Triple Attribution + Views

Triple Attribution + Views is a unique attribution model for use with Facebook ad data. As you may know, Facebook models both click-through as well as view-through data -- meaning, conversions that are derived from an ad click as well as conversions that are derived from an ad view (known on Facebook as 1-day views).

We cannot independently verify Facebook's claimed view-through data since no one but Facebook has visibility as to the content users are viewing (but not clicking) on Facebook. However, what we can do is layer Facebook’s view-through attribution data on top of our own Triple Pixel ad=click attribution. This way, you can see the impact of Facebook's reported view-through modeled data when added to Triple Pixel's own ad-click attribution.

Example: If the Triple Pixel ROAS was 2.35, and Facebook's view-through attribution claimed an additional 0.5 ROAS, then toggling to the Triple Attribution + Views model will layer that additional 0.5 ROAS and the corresponding increase in Conversion Value on top of our our own click-through ROAS and tracked CV.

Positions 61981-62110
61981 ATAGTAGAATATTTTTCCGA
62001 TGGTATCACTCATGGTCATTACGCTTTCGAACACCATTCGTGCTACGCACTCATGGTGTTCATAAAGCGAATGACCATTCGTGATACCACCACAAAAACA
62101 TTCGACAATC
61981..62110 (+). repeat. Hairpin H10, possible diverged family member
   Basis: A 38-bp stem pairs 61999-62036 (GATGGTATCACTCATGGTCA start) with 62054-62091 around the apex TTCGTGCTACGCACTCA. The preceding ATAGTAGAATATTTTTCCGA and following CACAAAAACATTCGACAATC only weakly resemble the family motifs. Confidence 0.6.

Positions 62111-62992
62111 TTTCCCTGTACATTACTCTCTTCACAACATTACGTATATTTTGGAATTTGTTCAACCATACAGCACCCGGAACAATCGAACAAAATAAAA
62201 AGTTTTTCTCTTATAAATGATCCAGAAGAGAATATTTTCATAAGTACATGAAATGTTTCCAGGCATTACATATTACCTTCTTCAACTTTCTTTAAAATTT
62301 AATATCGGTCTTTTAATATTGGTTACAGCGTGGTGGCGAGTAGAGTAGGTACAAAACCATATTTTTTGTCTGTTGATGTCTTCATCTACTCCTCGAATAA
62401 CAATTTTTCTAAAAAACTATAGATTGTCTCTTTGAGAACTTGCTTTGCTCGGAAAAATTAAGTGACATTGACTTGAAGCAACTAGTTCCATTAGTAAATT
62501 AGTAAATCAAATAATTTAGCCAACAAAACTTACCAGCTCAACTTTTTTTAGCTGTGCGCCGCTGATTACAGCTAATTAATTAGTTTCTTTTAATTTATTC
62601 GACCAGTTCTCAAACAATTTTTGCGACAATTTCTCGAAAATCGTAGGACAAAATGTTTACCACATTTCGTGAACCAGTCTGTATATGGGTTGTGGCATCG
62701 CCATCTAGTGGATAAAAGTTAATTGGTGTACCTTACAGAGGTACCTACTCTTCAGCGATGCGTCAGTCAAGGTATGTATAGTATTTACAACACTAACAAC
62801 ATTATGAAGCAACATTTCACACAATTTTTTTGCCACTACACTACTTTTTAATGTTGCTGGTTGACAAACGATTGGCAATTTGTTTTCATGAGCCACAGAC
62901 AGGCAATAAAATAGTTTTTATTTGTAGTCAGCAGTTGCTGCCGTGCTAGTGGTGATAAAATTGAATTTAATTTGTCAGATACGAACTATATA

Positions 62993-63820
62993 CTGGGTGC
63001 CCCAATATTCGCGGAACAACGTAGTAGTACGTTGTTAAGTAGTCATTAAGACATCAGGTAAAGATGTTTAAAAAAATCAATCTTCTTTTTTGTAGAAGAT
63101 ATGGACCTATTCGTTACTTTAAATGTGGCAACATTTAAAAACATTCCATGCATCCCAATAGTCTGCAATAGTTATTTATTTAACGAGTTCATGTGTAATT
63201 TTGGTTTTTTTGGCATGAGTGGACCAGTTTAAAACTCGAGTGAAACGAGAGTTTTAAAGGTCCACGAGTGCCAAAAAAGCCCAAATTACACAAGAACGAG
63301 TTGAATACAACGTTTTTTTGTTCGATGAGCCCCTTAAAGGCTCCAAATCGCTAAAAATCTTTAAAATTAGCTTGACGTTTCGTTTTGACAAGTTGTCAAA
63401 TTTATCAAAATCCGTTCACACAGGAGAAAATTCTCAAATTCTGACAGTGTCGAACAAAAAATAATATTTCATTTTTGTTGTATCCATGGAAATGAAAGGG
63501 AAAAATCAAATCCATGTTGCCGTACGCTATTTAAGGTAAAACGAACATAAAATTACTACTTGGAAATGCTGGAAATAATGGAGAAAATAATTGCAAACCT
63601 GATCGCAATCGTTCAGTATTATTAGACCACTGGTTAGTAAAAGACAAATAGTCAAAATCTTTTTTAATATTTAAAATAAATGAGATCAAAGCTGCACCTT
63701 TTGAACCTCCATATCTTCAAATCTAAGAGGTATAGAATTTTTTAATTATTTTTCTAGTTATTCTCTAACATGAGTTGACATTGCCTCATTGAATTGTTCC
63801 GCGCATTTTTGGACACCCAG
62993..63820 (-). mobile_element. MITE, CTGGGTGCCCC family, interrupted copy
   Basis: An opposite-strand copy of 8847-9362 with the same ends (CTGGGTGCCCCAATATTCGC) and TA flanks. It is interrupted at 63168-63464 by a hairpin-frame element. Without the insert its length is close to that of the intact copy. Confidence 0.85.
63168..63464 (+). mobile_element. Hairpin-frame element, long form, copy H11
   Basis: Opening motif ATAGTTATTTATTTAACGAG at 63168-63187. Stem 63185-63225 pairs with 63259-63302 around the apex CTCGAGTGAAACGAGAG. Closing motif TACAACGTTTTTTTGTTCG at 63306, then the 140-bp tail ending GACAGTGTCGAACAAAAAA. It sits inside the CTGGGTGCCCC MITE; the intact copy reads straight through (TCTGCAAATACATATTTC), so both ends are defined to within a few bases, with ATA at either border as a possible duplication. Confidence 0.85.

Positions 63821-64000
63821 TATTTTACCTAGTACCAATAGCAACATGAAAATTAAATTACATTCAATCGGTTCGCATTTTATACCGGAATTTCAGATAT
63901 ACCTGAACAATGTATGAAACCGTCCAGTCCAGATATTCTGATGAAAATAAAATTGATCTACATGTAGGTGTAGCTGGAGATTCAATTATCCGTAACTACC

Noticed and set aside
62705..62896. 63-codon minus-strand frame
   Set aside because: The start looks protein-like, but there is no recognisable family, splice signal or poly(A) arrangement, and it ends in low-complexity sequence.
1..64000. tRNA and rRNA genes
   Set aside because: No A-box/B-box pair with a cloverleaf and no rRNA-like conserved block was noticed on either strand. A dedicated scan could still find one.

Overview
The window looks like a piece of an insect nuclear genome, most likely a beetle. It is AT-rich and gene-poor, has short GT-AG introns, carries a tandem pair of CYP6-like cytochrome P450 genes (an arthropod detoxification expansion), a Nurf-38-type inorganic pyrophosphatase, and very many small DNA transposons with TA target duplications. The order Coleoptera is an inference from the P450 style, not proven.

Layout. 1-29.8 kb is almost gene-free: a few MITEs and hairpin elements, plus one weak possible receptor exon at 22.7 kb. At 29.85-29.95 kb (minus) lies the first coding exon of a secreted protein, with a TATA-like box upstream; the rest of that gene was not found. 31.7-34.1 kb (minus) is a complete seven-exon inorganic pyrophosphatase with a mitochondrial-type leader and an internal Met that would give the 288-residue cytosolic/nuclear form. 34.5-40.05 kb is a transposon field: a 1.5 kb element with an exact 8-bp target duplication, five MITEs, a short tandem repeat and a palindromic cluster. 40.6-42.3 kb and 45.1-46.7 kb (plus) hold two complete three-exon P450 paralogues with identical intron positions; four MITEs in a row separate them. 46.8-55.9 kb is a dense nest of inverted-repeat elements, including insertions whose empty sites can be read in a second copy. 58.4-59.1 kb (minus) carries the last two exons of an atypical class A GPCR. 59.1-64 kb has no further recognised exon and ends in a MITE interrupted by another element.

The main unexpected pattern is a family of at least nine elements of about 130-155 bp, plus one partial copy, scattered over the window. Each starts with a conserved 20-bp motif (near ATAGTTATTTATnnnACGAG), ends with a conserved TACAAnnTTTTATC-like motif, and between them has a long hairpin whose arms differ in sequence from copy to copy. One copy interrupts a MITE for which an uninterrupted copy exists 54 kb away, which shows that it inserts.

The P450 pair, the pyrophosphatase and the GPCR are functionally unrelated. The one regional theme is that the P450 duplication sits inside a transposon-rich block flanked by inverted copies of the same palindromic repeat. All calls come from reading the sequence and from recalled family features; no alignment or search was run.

Linear (Paid Only)

Linear Paid equally splits credit evenly amongst all the ads in the customer's journey.

Example: If a customer clicked on Facebook ad #1, then Facebook ad #2, then a TikTok ad, and finally made a purchase, then all three ads would receive partial credit, which means that the credit is distributed evenly between them.

Linear (All)

Linear All is when the credit (conversion value and orders) are divided equally amongst any channels or sources that had a touchpoint (click) in the customer's journey to conversion -- regardless of whether the touchpoint was a paid channel or an organic source.

Use Linear All when you are viewing your channels on the "All" page within the Triple Pixel. In this view, you will now be able to see the exact number of orders and revenue we tracked through the pixel. This is a useful model to use when analyzing your entire marketing mix on an even playing field.

Linear All when on the All page will provide the true number of orders and conversion value we tracked. It will de-duplicate the Triple Attribution model that is standard.


Example: If a customer clicks on Facebook ad #1, then Facebook ad #2, Triple Whale is only taking into account that they clicked from Facebook, so it is one order attributed to Facebook, regardless of how many campaigns they clicked on. However, if you're only looking at the Facebook channel AND using "Triple Attribution", the orders are not de-duplicated. So, if someone clicked on multiple campaigns, their order is counted one time for every campaign they clicked on.


You can learn more about attribution models and the functionality of the Pixel by watching a scene from Episode 14 of our podcast, where our pixel-pro Corey dives deeper into these different models. The scene begins at 35 minutes.